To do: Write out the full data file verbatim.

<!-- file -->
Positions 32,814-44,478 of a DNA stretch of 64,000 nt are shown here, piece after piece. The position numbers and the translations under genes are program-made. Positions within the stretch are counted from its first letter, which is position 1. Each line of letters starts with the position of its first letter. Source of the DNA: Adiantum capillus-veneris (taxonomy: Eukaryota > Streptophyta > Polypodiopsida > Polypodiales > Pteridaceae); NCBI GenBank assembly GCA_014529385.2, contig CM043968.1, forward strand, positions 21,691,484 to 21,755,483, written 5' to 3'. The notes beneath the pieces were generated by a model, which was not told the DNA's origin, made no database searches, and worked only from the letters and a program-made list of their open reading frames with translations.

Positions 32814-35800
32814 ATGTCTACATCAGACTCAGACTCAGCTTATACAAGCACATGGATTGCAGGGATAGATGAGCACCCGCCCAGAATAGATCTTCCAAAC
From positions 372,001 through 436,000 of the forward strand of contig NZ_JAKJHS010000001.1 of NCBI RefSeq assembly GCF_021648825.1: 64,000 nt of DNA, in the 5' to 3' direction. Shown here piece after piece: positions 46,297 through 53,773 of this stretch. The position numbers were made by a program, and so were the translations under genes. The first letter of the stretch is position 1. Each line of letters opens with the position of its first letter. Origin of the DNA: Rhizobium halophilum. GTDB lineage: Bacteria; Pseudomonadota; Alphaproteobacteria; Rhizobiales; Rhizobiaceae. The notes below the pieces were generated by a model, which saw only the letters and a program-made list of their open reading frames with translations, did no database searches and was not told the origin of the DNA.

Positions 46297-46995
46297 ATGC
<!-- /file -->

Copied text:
Positions 32,814-44,478 of a DNA stretch of 64,000 nt are shown here, piece after piece. The position numbers and the translations under genes are program-made. Positions within the stretch are counted from its first letter, which is position 1. Each line of letters starts with the position of its first letter. Source of the DNA: Adiantum capillus-veneris (taxonomy: Eukaryota > Streptophyta > Polypodiopsida > Polypodiales > Pteridaceae); NCBI GenBank assembly GCA_014529385.2, contig CM043968.1, forward strand, positions 21,691,484 to 21,755,483, written 5' to 3'. The notes beneath the pieces were generated by a model, which was not told the DNA's origin, made no database searches, and worked only from the letters and a program-made list of their open reading frames with translations.

Positions 32814-35800
32814 ATGTCTACATCAGACTCAGACTCAGCTTATACAAGCACATGGATTGCAGGGATAGATGAGCACCCGCCCAGAATAGATCTTCCAAAC
From positions 372,001 through 436,000 of the forward strand of contig NZ_JAKJHS010000001.1 of NCBI RefSeq assembly GCF_021648825.1: 64,000 nt of DNA, in the 5' to 3' direction. Shown here piece after piece: positions 46,297 through 53,773 of this stretch. The position numbers were made by a program, and so were the translations under genes. The first letter of the stretch is position 1. Each line of letters opens with the position of its first letter. Origin of the DNA: Rhizobium halophilum. GTDB lineage: Bacteria; Pseudomonadota; Alphaproteobacteria; Rhizobiales; Rhizobiaceae. The notes below the pieces were generated by a model, which saw only the letters and a program-made list of their open reading frames with translations, did no database searches and was not told the origin of the DNA.

Positions 46297-46995
46297 ATGC